Women Artists: Sovereignty, Kinship, and Care

By Reina GattusoMay 202417 Minute Read

Screen Shot 2024-05-07 at 3.53.23 PM.png

Ellen Morton Littlejohn and Margaret Morton Bibb, “Quilt, Star of Bethlehem pattern variation,” ca. 1837–50. Metropolitan Museum of Art. Public Domain.

Across time and place, women have created beautiful, useful, and ritually powerful objects that reinforce networks of kinship and care. In some societies, women hold customary rights to specific motifs, techniques, or compositions. Artistic transmission can ensure continued spiritual and political power, including under conditions of enslavement, genocide, and displacement.


In many societies, such as parts of Native North America and Aboriginal Australia, women hold customary rights to specific artistic motifs or techniques.1 These aesthetic elements often reflect relationships with human kin, spiritual beings, and non-human relatives.2 In these cultures, passing down creative practices can help ensure continued religious and political power.3

This is especially true in the face of persecution. Under conditions of colonization, enslavement, and genocide, women often play vital roles in maintaining community relationships and identity.4 They have used artwork, domestic labor, stories, and songs to fight forced assimilation and cultivate joy.5

This feature focuses on the creative work of Haudenosaunee, Black American, and indentured Indo-Caribbean women and their descendents. Contemporary Black, Indigenous, and women of color scholarship describes how women help communities maintain enduring cultural sovereignty amid changing political and material conditions.6

Haudenosaunee Leaders: The Women’s Nomination Belt

The Haudenosaunee Confederacy, stewards of much of what is now the Northeastern United States and Canada, originally consisted of the Seneca, Cayuga, Onondaga, Oneida, and Mohawk. The Tuscarora joined later.7 These Indigenous nations are traditionally matrilineal, with women holding integral roles in ongoing practices of cultural and political sovereignty.8

Wampum belts, including the Women’s Nomation Belt, are an important expression of Haudenosaunee culture and power. Haudenosaunee artist Tonia Loran-Galban made a recreation of the Women’s Nomination Belt, which was included in the exhibition “Hearts of Our People: Native Women Artists” at the Minneapolis Institute of Art.

The Loran-Galban belt is contemporary. It has a clear provenance and community consent for its exhibition. In contrast, many wampum belts held in North American and European museums, including some of Curationist’s partner collections, do not have publicly available provenance information documenting their full journey from creator to museum. This is because many colonial institutions historically stole and misappropriated wampum.9

Haudenosaunee people make wampum from purple quahog and white whelk shells. Wampum is a form of symbolic representation and a mnemonic device, as explained by the Ganondagan National Historic Landmark, a Seneca cultural center. The colors of the shells, and the patterns they are arranged in, encode Haudenosaunee laws, treaties, messages, and history.10

The Haudenosaunee Confederacy governing structure consists of male councilors nominated from each clan of each nation. Elder women, called otiyaner or clan mothers, nominate the male councilors or chiefs, and authorize or withhold approval for wars.11 Male councilors and clan mothers also pass down wampum belts certifying their office.12 According to curator Jolene Rickard, the Women’s Nomination Belt authorizes the clan mothers to select male leaders, and evokes the founding of the Haudenosaunee government.13

In their written records, Christian colonial missionaries commented with shock and disapproval on the power and authority of Haudenosaunee women. They attempted to impose patriarchal, nuclear family structures onto Haudenosaunee people.14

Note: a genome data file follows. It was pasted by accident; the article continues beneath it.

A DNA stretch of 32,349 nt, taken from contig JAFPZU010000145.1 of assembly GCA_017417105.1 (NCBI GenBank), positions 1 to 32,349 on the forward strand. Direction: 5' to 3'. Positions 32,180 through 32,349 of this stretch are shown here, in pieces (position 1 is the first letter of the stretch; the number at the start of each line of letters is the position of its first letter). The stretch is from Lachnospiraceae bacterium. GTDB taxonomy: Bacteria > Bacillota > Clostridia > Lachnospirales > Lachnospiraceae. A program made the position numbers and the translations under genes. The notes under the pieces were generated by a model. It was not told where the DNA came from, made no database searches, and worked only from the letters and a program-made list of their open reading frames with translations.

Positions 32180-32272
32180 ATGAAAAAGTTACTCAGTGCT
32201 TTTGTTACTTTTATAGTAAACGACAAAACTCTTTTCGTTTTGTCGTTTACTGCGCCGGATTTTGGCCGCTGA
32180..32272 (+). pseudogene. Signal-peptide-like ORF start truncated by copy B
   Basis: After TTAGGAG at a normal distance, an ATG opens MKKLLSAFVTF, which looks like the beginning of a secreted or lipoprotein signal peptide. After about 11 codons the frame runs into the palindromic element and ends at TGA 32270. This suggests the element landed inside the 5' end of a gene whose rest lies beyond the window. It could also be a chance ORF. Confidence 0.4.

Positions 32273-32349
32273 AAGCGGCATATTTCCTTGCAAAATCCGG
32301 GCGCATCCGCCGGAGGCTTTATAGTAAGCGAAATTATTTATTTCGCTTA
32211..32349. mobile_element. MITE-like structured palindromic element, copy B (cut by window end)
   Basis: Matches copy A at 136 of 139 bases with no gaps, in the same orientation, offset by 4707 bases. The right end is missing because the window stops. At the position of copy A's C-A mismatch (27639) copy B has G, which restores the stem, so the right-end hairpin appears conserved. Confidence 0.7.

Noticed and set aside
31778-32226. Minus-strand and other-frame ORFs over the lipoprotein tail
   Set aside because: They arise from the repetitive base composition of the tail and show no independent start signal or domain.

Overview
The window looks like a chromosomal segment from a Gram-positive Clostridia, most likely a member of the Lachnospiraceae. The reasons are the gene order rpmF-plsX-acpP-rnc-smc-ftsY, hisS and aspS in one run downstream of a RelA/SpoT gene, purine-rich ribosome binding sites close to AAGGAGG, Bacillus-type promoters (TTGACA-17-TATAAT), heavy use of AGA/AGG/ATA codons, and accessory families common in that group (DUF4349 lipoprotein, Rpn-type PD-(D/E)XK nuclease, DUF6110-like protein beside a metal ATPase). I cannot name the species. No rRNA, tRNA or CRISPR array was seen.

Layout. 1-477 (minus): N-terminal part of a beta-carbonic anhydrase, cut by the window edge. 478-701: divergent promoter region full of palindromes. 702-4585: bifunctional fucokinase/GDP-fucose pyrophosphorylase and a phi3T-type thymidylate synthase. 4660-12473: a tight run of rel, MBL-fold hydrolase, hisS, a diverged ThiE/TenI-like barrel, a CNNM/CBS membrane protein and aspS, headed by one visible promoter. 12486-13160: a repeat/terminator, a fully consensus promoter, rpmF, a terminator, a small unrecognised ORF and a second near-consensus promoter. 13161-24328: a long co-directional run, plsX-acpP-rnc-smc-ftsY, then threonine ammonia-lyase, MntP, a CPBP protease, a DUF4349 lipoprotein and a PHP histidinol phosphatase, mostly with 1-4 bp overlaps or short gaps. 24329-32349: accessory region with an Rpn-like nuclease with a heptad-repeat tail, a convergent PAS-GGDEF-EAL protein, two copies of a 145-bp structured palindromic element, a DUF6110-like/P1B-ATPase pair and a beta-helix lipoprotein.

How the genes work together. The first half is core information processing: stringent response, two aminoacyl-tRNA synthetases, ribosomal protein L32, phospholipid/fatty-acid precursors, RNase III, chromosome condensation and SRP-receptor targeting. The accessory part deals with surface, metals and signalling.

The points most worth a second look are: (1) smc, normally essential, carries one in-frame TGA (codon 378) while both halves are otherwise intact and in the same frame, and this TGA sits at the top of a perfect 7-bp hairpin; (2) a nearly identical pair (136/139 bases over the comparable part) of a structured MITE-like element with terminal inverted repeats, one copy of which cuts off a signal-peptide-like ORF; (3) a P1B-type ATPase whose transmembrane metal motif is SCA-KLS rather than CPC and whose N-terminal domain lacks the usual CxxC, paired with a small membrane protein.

European knowledge systems privilege phonetic scripts like English over other forms of representation. Thus, Euro-Americans dismissed wampum as a symbolic system.15 At the same time, Haudenosaunee and colonial powers marked their treaties with wampum, such as the Two Row wampum belt. When Mohawk leader Tee Yee Neen Ho Ga Row, also called Hendrick Tejonihokarawa, visited the British court as part of a political delegation, Dutch artist John Verelst painted his portrait for Queen Anne. He stands in a pose of authority, holding up a wampum belt that represents the British-Mohawk alliance.16

Colonial powers dishonored many treaties with the Haudenosaunee. Later, as part of their genocidal policies, the U.S. government and New York State stole and even criminalized wampum. These were attempts “to disrupt and control Native stories and understandings of self,” writes Kelsey.17 Haudenosaunee people waged successful campaigns to rematriate hundreds of stolen wampum belts from U.S. museums and historical societies in the latter half of the 20th century.18 Today, scholars write about the continuity and revitalization of wampum as an expression of Haudenosaunee cultural sovereignty and women’s power.19

African American Quilters: Ellen Morton Littlejohn, Margaret Morton Bibb, and the Freedom Quilting Bee

In what is now the United States, quiltmaking was largely a working women’s art. In post-colonization North American society, women disproportionately performed domestic labor. Thus, their art forms, like quiltmaking, often included the use and reuse of household materials like fabric scraps. Beginning around the 1970s, feminist art historians reclaimed quiltmaking as an object of study.20

Quilt patterns, whether abstract or figurative, can hold symbolic and narrative meaning. Scholars such as folklorist Gladys-Marie Fry argue that elements of Black American quiltmakers’ use of color and pattern can be traced back to West African textile practices, such as Fon banners with applique from the Kingdom of Dahomey.21 Within the United States, quilters drew on a variety of influences to develop distinctive regional aesthetics.

Many quiltmakers’ authorship went unrecorded. Contemporary art historians can use material, stylistic, and provenance clues to make an educated guess as to these creators’ identities, according to Leslie Umberger, curator of folk and self-taught art at the Smithsonian American Art Museum (SAAM). For example, there is no record of exactly who made the two quilts included here, which are currently held at SAAM. According to Umberger, context clues suggest their creators may have been Black American women working around the 1940s.